Windows 7 : Working with the Windows Firewall (part 1) - Windows Firewall Features and Improvements

3/14/2011 6:33:25 PM
With Windows 7, Microsoft offers you the ability to manage Windows Firewall in several different ways. You can manage the basic functionality of the firewall using the Windows Firewall in Control Panel, and the advanced functionality of the firewall using the Windows Firewall with Advanced Security console. This section looks at the basic Windows Firewall. You’ll learn more about the advanced firewall in the next section.

1. Windows Firewall Features and Improvements

When Windows Firewall was first introduced, it enabled built-in exceptions for file sharing and similar protocols that allowed some ports to be open on the computer, but it disallowed most other ports on the computer. In subsequent revisions, Microsoft added the ability to manage the firewall using Group Policy, enabling administrators to manage the feature throughout an enterprise. Later, Microsoft implemented the same changes into Windows Server 2003, which brought the same improvements to the server operating system. Unfortunately, in order to correct some of the problems associated with Windows Firewall, you often had to disable the product completely to make things work efficiently on your computer—and that definitely was not good for computer security.

The current version of Windows Firewall includes IPv6 support, outbound packet filtering, and a host of other features (see Table 1). Together, these features offer great improvements over the Windows Firewall that was first introduced with Windows XP. These features also help alleviate the need to turn off Windows Firewall, as you had to do with early offerings of the product.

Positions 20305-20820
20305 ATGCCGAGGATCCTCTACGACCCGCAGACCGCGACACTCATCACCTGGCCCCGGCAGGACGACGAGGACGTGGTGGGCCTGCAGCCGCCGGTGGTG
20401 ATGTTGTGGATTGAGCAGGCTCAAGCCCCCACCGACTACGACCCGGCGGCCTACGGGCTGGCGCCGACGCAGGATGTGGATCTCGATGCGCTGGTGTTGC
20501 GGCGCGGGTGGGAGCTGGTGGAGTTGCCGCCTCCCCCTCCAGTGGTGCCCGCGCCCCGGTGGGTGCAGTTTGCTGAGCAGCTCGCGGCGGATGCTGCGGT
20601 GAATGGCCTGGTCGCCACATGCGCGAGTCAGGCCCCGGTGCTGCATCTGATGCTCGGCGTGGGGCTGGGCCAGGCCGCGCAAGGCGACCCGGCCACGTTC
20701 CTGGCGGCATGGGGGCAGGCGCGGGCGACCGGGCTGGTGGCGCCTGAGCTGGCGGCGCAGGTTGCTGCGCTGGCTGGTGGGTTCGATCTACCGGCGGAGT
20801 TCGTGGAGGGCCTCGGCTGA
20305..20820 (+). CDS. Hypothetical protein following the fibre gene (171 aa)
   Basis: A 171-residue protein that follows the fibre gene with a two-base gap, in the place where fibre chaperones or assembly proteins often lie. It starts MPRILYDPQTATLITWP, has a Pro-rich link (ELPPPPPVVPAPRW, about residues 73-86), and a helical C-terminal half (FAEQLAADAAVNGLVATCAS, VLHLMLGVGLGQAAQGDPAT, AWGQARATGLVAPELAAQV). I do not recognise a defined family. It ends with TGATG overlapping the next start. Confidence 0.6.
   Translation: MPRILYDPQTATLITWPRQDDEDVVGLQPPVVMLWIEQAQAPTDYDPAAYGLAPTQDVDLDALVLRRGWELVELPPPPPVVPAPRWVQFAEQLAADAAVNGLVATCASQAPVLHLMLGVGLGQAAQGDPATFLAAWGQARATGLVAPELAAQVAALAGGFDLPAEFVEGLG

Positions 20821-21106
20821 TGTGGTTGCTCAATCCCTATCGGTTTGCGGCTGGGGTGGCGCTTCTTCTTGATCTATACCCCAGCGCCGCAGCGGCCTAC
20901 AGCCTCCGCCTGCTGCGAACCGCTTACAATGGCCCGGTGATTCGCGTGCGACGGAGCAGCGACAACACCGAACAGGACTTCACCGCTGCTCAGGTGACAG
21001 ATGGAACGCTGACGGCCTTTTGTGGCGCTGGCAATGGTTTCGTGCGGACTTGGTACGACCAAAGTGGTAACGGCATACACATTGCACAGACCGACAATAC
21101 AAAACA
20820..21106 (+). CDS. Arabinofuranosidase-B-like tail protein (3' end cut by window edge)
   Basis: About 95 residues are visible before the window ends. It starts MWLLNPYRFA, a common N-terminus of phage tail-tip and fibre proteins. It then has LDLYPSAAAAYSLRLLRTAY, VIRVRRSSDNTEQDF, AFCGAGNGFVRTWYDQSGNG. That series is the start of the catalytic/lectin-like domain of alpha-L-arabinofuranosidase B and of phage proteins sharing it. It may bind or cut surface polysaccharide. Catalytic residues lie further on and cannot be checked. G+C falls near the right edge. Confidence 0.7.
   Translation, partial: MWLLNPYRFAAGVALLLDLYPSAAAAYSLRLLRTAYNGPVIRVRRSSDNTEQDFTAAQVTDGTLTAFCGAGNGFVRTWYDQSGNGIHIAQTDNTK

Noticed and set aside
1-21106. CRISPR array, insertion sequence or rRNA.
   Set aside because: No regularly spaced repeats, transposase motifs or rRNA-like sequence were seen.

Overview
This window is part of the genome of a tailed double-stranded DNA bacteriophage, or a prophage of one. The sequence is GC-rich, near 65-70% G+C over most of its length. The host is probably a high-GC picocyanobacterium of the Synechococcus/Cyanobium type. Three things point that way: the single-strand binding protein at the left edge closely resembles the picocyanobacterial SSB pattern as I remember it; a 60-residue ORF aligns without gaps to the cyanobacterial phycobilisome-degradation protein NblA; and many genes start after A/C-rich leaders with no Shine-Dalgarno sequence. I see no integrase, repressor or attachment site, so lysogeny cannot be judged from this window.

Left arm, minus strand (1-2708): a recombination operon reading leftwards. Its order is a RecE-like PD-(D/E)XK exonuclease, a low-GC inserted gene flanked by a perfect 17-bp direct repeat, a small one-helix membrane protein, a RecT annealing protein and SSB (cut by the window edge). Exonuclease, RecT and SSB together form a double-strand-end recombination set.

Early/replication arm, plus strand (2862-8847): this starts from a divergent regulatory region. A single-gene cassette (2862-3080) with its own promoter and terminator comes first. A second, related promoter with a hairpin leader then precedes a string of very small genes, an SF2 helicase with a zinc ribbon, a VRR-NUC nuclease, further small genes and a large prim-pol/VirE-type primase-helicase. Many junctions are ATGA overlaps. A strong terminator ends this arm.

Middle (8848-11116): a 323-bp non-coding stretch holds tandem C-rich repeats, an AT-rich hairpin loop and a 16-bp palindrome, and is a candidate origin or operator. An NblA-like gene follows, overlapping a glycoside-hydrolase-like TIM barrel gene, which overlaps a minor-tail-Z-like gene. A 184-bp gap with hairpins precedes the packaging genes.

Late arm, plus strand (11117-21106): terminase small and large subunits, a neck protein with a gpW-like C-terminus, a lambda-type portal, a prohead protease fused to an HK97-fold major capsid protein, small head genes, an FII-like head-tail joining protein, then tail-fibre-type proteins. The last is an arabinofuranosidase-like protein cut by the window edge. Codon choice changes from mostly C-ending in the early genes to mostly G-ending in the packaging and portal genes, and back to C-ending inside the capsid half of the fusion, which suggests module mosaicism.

Table 1. Windows Firewall features
IPv6 connection filteringAllows filtering of connections using the IPv6 protocol
Outbound packet filteringAllows control of outbound ports
Advanced packet filteringAllows filtering rules specified by source and destination IP addressing, or complete port ranges
IPSec integrationManages connections through the use of IP Security (IPSec) and a certificate
Encryption requirementManages connections through the ability to require encryption
Separate firewall policies for domains, private, and public network enrollmentManages rule enforcement based on the network enrollment of the computer
Management Console (MMC)MMC snap-in, called Windows Firewall with Advanced Security

IPv6 connection filtering enables you to use the IPv6 protocol in a secure fashion. This ability did not exist under Windows XP. Because of this feature, your IPv6 connections will be as secure as your IPv4 connections.

Firewall rules for inbound packet filtering make up the majority of configuration efforts on firewalls. These rules determine how network traffic flows through the computer. You manage the flow of inbound and outbound traffic through these rules. The firewall inspects the packets as the computer receives them, and then determines based on the configured rules—how the computer will handle a particular packet. If Windows Firewall determines that the packet should be accepted, it passes the packet along internally to the computer. If the packet does not meet the requirements of the rule set, it discards the packet.

Outbound packet filtering enables you to manage outbound connections from your computer. This option did not exist as part of the Windows Firewall in early versions. Outbound packet filtering lets you keep spyware or malware from uploading personal data that’s been collected. To use this type of functionality in Windows XP, you had to purchase a third-party application. Microsoft now offers this ability as part of the operating system. When the computer encounters a packet requesting outbound access, Windows Firewall inspects the packet to determine its purpose, verifies the packet against the firewall rules, and then either allows the packet to be delivered or discards it completely.